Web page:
Paros Properties LLC v. Colorado Casualty Insurance Company

Filing 91

OPINION AND ORDER GRANTING DEFENDANTS' MOTION FOR SUMMARY JUDGMENT. Paros' Motion for Declaratory Judgment 38 is DENIED AS MOOT. The Defendants' Motion for Summary Judgment 47 is GRANTED, by Chief Judge Marcia S. Krieger on 9/2/2015.(dhans, )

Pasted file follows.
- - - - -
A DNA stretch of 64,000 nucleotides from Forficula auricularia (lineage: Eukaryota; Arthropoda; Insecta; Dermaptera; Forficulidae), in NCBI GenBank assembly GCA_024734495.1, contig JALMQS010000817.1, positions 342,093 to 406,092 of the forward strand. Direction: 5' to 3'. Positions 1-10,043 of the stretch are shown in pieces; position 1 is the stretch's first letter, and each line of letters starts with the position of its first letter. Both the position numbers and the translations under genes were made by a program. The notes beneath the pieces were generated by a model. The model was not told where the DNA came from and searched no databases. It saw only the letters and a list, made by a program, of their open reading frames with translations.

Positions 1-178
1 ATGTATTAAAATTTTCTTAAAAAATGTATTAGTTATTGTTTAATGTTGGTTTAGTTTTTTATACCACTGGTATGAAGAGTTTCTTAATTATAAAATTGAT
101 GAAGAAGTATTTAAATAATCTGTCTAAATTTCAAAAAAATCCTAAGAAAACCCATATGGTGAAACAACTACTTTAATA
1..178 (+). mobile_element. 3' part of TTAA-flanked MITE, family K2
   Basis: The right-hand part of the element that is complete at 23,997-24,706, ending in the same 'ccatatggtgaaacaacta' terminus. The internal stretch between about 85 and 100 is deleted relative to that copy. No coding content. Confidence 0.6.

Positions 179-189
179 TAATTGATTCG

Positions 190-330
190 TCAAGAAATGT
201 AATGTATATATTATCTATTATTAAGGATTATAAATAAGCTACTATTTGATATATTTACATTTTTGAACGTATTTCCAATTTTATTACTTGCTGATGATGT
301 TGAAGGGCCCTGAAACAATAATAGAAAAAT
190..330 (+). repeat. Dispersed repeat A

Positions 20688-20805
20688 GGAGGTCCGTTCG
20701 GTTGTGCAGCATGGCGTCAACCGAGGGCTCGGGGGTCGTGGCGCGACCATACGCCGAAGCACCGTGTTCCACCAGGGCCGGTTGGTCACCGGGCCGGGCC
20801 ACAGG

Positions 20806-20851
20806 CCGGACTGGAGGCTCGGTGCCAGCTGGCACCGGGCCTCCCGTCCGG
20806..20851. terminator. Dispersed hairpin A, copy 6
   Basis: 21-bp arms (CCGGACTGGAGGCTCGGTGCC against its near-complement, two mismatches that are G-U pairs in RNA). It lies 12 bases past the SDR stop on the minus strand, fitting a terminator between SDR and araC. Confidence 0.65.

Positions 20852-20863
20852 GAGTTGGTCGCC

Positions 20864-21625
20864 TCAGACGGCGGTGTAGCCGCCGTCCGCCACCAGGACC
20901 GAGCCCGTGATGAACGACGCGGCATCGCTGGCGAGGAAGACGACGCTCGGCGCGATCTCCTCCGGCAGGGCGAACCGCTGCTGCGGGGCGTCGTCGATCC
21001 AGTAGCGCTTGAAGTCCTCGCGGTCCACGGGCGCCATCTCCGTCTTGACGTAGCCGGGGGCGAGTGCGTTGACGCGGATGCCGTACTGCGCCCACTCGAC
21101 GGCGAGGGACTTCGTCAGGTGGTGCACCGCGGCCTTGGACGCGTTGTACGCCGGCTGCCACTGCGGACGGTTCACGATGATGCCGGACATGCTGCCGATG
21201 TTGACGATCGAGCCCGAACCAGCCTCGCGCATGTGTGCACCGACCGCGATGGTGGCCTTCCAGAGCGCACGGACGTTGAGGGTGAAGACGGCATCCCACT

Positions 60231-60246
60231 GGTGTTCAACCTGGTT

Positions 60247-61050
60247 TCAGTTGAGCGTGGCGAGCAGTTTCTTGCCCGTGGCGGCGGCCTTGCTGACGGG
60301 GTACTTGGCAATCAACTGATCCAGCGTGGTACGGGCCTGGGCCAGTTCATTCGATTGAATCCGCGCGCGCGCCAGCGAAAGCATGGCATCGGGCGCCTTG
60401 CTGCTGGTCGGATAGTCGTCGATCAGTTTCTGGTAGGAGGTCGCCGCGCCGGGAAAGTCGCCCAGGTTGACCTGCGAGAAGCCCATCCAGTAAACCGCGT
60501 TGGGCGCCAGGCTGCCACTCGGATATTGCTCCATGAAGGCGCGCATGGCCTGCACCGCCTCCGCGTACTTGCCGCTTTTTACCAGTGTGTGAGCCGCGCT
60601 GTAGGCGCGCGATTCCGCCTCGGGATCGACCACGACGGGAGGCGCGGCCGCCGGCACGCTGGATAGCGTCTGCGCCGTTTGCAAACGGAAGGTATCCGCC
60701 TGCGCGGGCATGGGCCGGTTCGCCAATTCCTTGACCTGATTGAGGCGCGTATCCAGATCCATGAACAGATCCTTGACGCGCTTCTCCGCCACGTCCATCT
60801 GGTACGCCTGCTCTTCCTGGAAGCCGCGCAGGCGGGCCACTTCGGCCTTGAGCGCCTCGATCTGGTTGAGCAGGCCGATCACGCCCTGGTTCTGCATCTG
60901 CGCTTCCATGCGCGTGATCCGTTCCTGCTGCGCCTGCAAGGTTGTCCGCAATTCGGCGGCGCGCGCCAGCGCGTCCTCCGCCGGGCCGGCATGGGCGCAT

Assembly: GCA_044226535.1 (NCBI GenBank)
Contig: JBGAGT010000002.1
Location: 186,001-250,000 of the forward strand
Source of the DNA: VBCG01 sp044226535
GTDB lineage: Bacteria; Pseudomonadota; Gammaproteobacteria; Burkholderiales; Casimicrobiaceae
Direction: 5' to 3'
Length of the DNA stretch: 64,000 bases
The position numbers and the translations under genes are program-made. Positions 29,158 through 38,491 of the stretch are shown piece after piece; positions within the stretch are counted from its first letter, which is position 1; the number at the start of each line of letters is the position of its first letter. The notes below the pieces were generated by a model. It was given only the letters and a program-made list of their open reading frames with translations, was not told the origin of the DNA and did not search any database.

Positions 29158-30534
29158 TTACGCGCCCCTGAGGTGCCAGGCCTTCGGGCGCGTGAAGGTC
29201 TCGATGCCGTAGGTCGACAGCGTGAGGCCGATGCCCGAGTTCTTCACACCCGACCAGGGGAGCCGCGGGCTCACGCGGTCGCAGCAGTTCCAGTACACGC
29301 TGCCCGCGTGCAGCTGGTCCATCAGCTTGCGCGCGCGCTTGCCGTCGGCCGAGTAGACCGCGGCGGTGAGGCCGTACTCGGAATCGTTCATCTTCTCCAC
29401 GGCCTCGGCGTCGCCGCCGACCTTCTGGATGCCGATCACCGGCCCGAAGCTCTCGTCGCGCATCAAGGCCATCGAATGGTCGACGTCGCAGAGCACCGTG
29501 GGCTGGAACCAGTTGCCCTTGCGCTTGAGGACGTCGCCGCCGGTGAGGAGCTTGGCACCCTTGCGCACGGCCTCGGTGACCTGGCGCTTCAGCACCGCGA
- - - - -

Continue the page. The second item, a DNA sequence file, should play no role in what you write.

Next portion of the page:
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IN THE UNITED STATES DISTRICT COURT FOR THE DISTRICT OF COLORADO Chief Judge Marcia S. Krieger Civil Action No. 14-cv-01190-MSK-NYW PAROS PROPERTIES LLC, Plaintiff, v. COLORADO CASUALTY INSURANCE COMPANY, and OHIO SECURITY INSURANCE COMPANY, Defendants. ______________________________________________________________________________ OPINION AND ORDER GRANTING DEFENDANTS’ MOTION FOR SUMMARY JUDGMENT ______________________________________________________________________________ THIS MATTER comes before the Court pursuant to the Plaintiff’s (“Paros”) Motion For Declaratory Judgment (# 38), the Defendants’ (“CCIC”)1 response (# 41), and Paros’ reply (# 42); and CCIC’s Motion for Summary Judgment (# 47), Paros’ response (# 51), and CCIC’s reply (# 59). FACTS The operative facts of the case are largely undisputed. Paros was the owner of a commercial building located in Boulder, Colorado. It had insured that building with a policy with CCIC. In September 2013, Boulder experienced unprecedented rainfall, causing extensive 1 Although Defendant Ohio Security Insurance Company is named as a party and is a movant on the Defendants’ motion, there are no particular allegations against Ohio Security in the Amended Complaint, no separate discussion of its status in the parties’ motion papers, and the record here indicates that the policy in question was issued by Defendant Colorado Casualty. Accordingly, the Court elects to refer to the Defendants jointly as “CCIC.” 1 flooding, and either during the evening of September 12, 2013 or in the early morning of the following day, a violent flow of water, mud, rocks, trees, and other debris traveled down a nearby hillside, striking Paros’ building. The impact of the flow knocked down a wall of the building, causing the building to partially collapse. The CCIC policy at issue contains a “Water Exclusion Endorsement” (the “Water Exclusion”). This exclusion provides that the policy does not cover damage resulting from “flood [or] surface water,” “mudslide or mudflow,” or “waterborne material carried or otherwise moved by” such water. However, the Water Exclusion contains an exception: if any of these perils “results in . . . explosion,” then the policy provides coverage. Paros essentially concedes that, in ordinary circumstances, the flow of water and debris that caused the damage would fall within the Water Exclusion in the policy, resulting in a lack of coverage. But Paros contends that, in the circumstances presented here, the force of the impact with the building was so abrupt and strong, and the damage so immediately catastrophic that the impact can fairly be described as an “explosion,” thus resulting in a restoration of coverage. Based on that theory, Paros filed a claim under the policy. CCIC denied the claim, citing to the Water Exclusion. Paros then commenced this suit, asserting claims for breach of insurance contract and statutory and common-law bad faith breach of contract. Paros moves (# 38) for a “declaratory judgment” – essentially, a motion for summary judgment seeking a declaration that the damage at issue constitutes an “explosion” such that coverage is available under the policy. Separately, CCIC moves (# 47) for summary judgment on the claims against it because the damage sustained by Paros falls squarely within the Water Exclusion. ANALYSIS 2 A. Summary judgment standard Rule 56 of the Federal Rules of Civil Procedure facilitates the entry of a judgment only if no trial is necessary. See White v. York Intern. Corp., 45 F.3d 357, 360 (10th Cir. 1995). Summary adjudication is authorized when there is no genuine dispute as to any material fact and a party is entitled to judgment as a matter of law. Fed. R. Civ. P. 56(a). Substantive law governs what facts are material and what issues must be determined. It also specifies the elements that must be proved for a given claim or defense, sets the standard of proof and identifies the party with the burden of proof. See Anderson v. Liberty Lobby, Inc., 477 U.S. 242, 248 (1986); Kaiser-Francis Oil Co. v. Producer=s Gas Co., 870 F.2d 563, 565 (10th Cir. 1989). A factual dispute is Agenuine@ and summary judgment is precluded if the evidence presented in support of and opposition to the motion is so contradictory that, if presented at trial, a judgment could enter for either party. See Anderson, 477 U.S. at 248. When considering a summary judgment motion, a court views all evidence in the light most favorable to the non-moving party, thereby favoring the right to a trial. See Garrett v. Hewlett Packard Co., 305 F.3d 1210, 1213 (10th Cir. 2002). If the movant has the burden of proof on a claim or defense, the movant must establish every element of its claim or defense by sufficient, competent evidence. See Fed. R. Civ. P. 56(c)(1)(A). Once the moving party has met its burden, to avoid summary judgment the responding party must present sufficient, competent, contradictory evidence to establish a genuine factual dispute. See Bacchus Indus., Inc. v. Arvin Indus., Inc., 939 F.2d 887, 891 (10th Cir. 1991); Perry v. Woodward, 199 F.3d 1126, 1131 (10th Cir. 1999). If there is a genuine dispute as to a material fact, a trial is required. If there is no genuine dispute as to any material fact, no trial is required. The court then applies the law to the undisputed facts and enters 3 judgment. If the moving party does not have the burden of proof at trial, it must point to an absence of sufficient evidence to establish the claim or defense that the non-movant is obligated to prove. If the respondent comes forward with sufficient competent evidence to establish a prima facie claim or defense, a trial is required. If the respondent fails to produce sufficient competent evidence to establish its claim or defense, then the movant is entitled to judgment as a matter of law. See Celotex Corp. v. Catrett, 477 U.S. 317, 322-23 (1986). This case involves what are essentially cross-motions for summary judgment. Ordinarily, because the determination of whether there is a genuine dispute as to a material factual issue turns upon who has the burden of proof, the standard of proof and whether adequate evidence has been submitted to support a prima facie case or to establish a genuine dispute as to material fact, cross motions must be evaluated independently. Atlantic Richfield Co. v. Farm Credit Bank of Wichita, 226 F.3d 1138, 1148 (10th Cir. 2000); Buell Cabinet Co. v. Sudduth, 608 F.2d 431, 433 (10th Cir. 1979). B. CCIC’s motion Here, the material facts are not in dispute. The issue is a legal one, requiring interpretation and application of the terms of the contract. Because the Court ultimately concludes that CCIC is entitled to summary judgment in its favor, it is expeditious to begin with that motion. Under Colorado law, insurance polices are interpreted like any other contract. Thompson v. Maryland Cas. Co., 84 P.3d 496, 501 (Colo. 2004). The Court should attempt to give full effect to the intentions of the parties. Id. In the absence of clear indications of a contrary intention by the parties, the Court will typically interpret the words of the policy according to the 4 plain and ordinary meanings. Greystone Constr., Inc. v. National Fire & Marine Ins. Co., 661 F.3d 1272, 1283-84 (10th Cir. 2011). The Court must also strive to read the policy as a whole, rather than reading words in isolation; should avoid adding to or deleting from provisions; and must avoid attempting to rewrite the policy in the guise of interpreting it. Cyprus Amax Minerals Co. v. Lexington Ins. Co., 74 P.3d 294, 299 (Colo. 2003). Ultimately, if the Court finds that a term is ambiguous and is otherwise unable to reasonably construe it through other means, the Court should construe the term in favor of providing coverage. Id. Here, there is essentially no dispute that the damage to Paros’ building was the result of “flood [or] surface water,” a “mudslide or mudflow,” or “waterborne material carried or otherwise moved by” floodwaters or mudflow.2 Paros’ own response brief characterizes it as “an avalanche of mud, water and debris” and “a mudslide.” Robert Drake, Paros’ principal, states in an affidavit that the damage was caused by “a rock or a mudslide,” and, even assuming 2 Paros makes a brief argument that water “diverted by the hand of man” does not constitute “surface water” for purposes of determining whether a surface water exclusion applies to an insurance policy. Citing Heller v. Fire Insurance Exchange, 800 P.2d , 1009 (Colo. 1990). In Heller, the Colorado Supreme Court found that water that had been diverted onto the insured’s property by man-made trenches behind the property was not “surface water” under the policy’s terms, because they were “defined channels” that diverted water away from its natural direction of flow. Paros argues that “man-made parking lots, roadways, drainpipes, and culverts . . . uphill from” the property at issue here are the equivalent of the “defined channels” in Heller. However, the Water Exclusion in the policy expressly contemplates that. It states that “This exclusion applies regardless of whether any [flood waters or mudslide] is caused by an act of nature or otherwise caused.” Thus, even damage resulting from flood waters that are caused by man-made features is excluded from coverage. Iit is notable that in the Paros’ expert, Edward Fronapfel, states merely that “the flow volume draining towards [Paros’] property was impacted by” certain man-made structures. (Emphasis added). It is clear from Mr. Fronapfel’s report that Paros’ property sits at the exit of a large, naturally-occurring drainage basin (in addition to man-made features that might divert additional water into that basin). Mr. Fronapfel does not opine that the naturally-occurring flow through the drainage basin would not have produced enough water and mud flow, of its own, to cause the damage that occurred. Thus, there mere fact that some of the water comprising the flow may have been diverted by man-made structures does not prevent the flow from being considered “surface water” under the terms of the policy. 5 that a rock was the actual causal agent, it appears to be undisputed that the rock was “waterborne material carried or otherwise moved” by flood waters or a mudslide. Thus, it is clear that the damage to the building was, at least in the first instance, the result of perils that are excluded from coverage by the Water Exclusion. That leaves the question of whether the “explosion” exception to that exclusion applies to restore coverage, and that question, in turn, requires an interpretation of the term “explosion.” The contract offers no definition. CCIC contends that the term “explosion” should be defined as either “a release of chemical or nuclear energy in a sudden and violent manner with the generation of high temperature and with the release of gasses” or “a violent bursting as the result of the buildup of internal pressure within a closed environment.” Paros posits that the plain meaning of the term “explosion” is “a sudden and violent breaking apart of something accompanied by noise.” CCIC’s position is closer to the mark – that an “explosion” necessarily requires “a bursting” of something due to a buildup of pressure within it. That definition is supported by numerous dictionaries. The most appropriate definition in the Oxford English Dictionary defines the cognate “explode” as “To expand violently with a loud report under the influence of suddenly developed internal energy; . . .[t]o fly in pieces [or] burst, from a similar cause.”3 Merriam-Webster’s Collegiate Dictionary offers essentially the same definition: for “explode”: “to burst forth with sudden violence or noise from internal energy, . . . to burst violently as a result of pressure from within.” 3 It also offers the alternative definition “to drive out with violence and sudden noise.” This begins to approach Paros’ tendered definition, except that Paros ignores the important propositional term “out.” A sudden, violent lateral movement of an object would not typically be described as an “explosion,” but a sudden, violent outward expansion of an object would. 6 The key to this definition is that the force is internal causing the object to expand outward, as compared to an implosion, where an external force causes something to collapse. Indeed, Paros’ own brief lists ten different definitions for the term “explosion” or its cognates, and nine of those ten incorporate the concept of “bursting” – a term that itself implies a rupturing or expansion from internal pressure. Paros’ definition – which deems an explosion to be a “violent breaking apart” describes only a result, not the force that caused the result.. Consequently, it suffers from several problems. First, Paros’ recitation of the definition of the term “explosion” in various dictionaries makes clear that its chosen definition omits the commonly-reoccurring themes of “expansion” and “bursting” found in those definitions. Second, because Paros’ definition focuses only on result, not cause, it is inconsistent with how the word “explosion” is commonly used and understood and is over inclusive. A building destroyed by a rockslide or avalanche falling down on top of it certainly “breaks apart” violently, but few people would choose to describe such an act as an “explosion”; more likely, we would describe that building as being “crushed” or “buried.” A building that is pushed laterally off its foundation and collapsed, such as when hit by a vehicle or other lateral force could certainly break apart violently in the process, but few would say that the building “exploded”; more likely, it would be described as having been “knocked over” or “knocked down” by the force. In common use, the term “explosion” describes a very specific kind of “breaking apart” – one in which the force causing the breaking is one that emerges from within the thing being broken, causing the thing to burst and the force to be expelled in all directions simultaneously.4 4 Paros refers to the description of a vase “exploding” when it hit the ground. This is a metaphor used to describe an event that has the appearance of an explosion – that is, debris scattered in all directions simultaneously – even though the force breaking the vase apart arose 7 CCIC cites to various cases that have construed the term “explosion” and, again, all define the term as having some component of outward, expansive force. See e.g. Curley v. Old Reliable Cas. Co., 155 S.W.3d 711, 712 (Ark.App. 2004) (“[e]xplosion is normally understood to involve . . . rapid combustion of material [and] the sudden expansion of resulting [force]”) (emphasis added). The appeals court affirmed, finding “the harm visited upon appellant’s house did not fit within the common understanding of an explosion.” Id. at 715. In American Cas. Co. of Reading, PA v. Myrick, 304 F.2d 179, 182-83 (5th Cir. 1962), the court explained that “the common understanding of the term ‘explosion’ include the notion of a bursting caused by internal force or pressure” and that “for an occurrence to constitute an explosion there must be a sudden breaking forth of a confined substance as a result of an internal force.” Again, these definitions are consistent with the notion that an “explosion” necessary results from a force emerging from inside an object, causing the violent expansion and subsequent bursting of the object. Having thus construed the policy term “explosion,” all that remains is to ascertain whether Paros can come forward with sufficient evidence to demonstrate that the building at issue was destroyed by an internally-emerging force that caused it to expand and violently burst. The record does not support such a contention. Mr. Fronapfel, Paros’ expert, describes the process that led to the destruction of the building as “[t]he debris laden flow impacted the south elevation of the structure, causing a sudden reaction of the wall structure,” which, in turn “was then shortly followed by the progressive collapse of the building’s roof’s structural system.” (Emphasis added.) Later in his report, Mr. Fronapfel clarifies that, upon impact, “the building split into two separate structures along a north-south wall line. The eastern portion laterally externally. With regard to a car stalled on train tracks and hit by a fast-moving train, there might well be an explosion – caused by the combustion of gasoline that is ignited upon impact. 8 displaced to the northeast, while the western portion laterally displaced to the northwest. The roof structure collapsed where the building separation occurred due to the sudden loss of the bearing walls.” (Emphasis added.) This description does not describe an “explosion” as the Court has defined that term. Mr. Fronapfel clearly describes the force causing damage to the building coming from outside the structure, not from internal pressure as required to be an “explosion.” Moreover, Mr. Fronapfel describes the impact as causing lateral forces to be brought to bear on the building, not expansive outward forces, as would occur during an explosion. Admittedly, Mr. Fronapfel’s report does attempt to describe the incident has being “consistent with an explosion.” Mr. Fronapfel does not undertake to expressly set forth how he chooses to define the word “explosion,” but he does explain that his conclusion that “the response of the structure is consistent with an explosion due to the: (1) energy transfer mechanism, (2) short duration, and (3) hazard level that were all present due to the Storm Event.” This passage suggests that Mr. Fronapfel defines the term “explosion” to arise when an “energy transfer mechanism” includes an external impact causing lateral forces on the object and when that energy is delivered to the object in a “short duration” (and apparently with some degree of “hazard level,” by which Mr. Fronapfel appears to mean “catastrophic damage”). Needless to say, Mr. Fronapfel’s definition of “explosion” is inconsistent with that established herein, and thus, Mr. Fronapfel’s characterization of the damage as being “consistent with an explosion” under his own definition of that term is of no evidentiary significance. It is patently clear that the forces exerted on the building did not come from within the building, that the building did not expand in response to those forces, and that it did not violently burst open as a 9 result of such internal forces.5 Thus, it was not damaged by what could be termed an “explosion.” Accordingly, CCIC is entitled to summary judgment on Paros’ claim of breach of insurance contract. Paros also argues that, under Colorado law, a claim based on an insurer’s bad faith handling or investigation of an insurance claim can lie even where the Court ultimately concludes that the policy provides no coverage. See Dunn v. American Family Ins., 251 P.3d 1232, 1235 (Colo.App. 2010). For example, an insurer can, at least theoretically, be liable in bad faith for engaging in an unreasonable refusal to investigate a claim or gather facts, even if there is ultimately no coverage for the underlying claim. See e.g. Brodeur v. American Home Assur. Co., 169 P.3d 139, 147 n. 7 (Colo. 2007). However, the Court finds here that Paros has not demonstrated any conduct by CCIC that could constitute bad faith in the investigation or handling of Paros’ claim. The crux of Paros’ argument is that CCIC gave inadequate consideration to Paros’ contention that coverage was available under the “explosion” exception in the policy: that it did not investigate the property to ascertain whether the damage could be said to result from an “explosion,” and did not obtain a legal opinion as to whether a claim premised on the “explosion” exception was colorable. The Court finds that, as a matter of law, 5 Paros makes an abbreviated effort to argue that certain photographs of the building show signs of walls bulged outwards, thus suggestion some degree of expansion. Paros supports the argument by attaching pictures with arrows and labels reading “outward explosion” on them, and argues that the actual cause of the damage was “the impact of mud, water, and debris on the interior side of the walls, leading to an explosion resulting from the pressure originating from within the structure.” (Underlining added, italics in original.) This argument is not predicated on any analysis of a witness attesting to evidence of expansion or any other evidence, and it is clearly inconsistent with Paros’ own expert’s description of the damage as resulting from an external impact and lateral displacement of the walls. In any event, even if the Court were to conclude that the building was damaged by an “explosion,” the Court agrees with 10 these acts do not constitute bad faith. The definition of the word “explosion” is so wellunderstood and in common use that no reasonable insurer would have entertained the notion that a building destroyed in a mudslide could nevertheless be said to be covered under an “explosion” exception. Accordingly, CCIC is entitled to summary judgment on Paros’ claims in their entirety. The Court need not reach Paros’ motion. CONCLUSION For the foregoing reasons, Paros’ Motion For Declaratory Judgment (# 38) is DENIED AS MOOT. The Defendants’ Motion for Summary Judgment (# 47) is GRANTED, and the Clerk of the Court shall enter summary judgment in favor of the Defendants. Dated this 2d day of September, 2015. BY THE COURT: Marcia S. Krieger Chief United States District Judge 11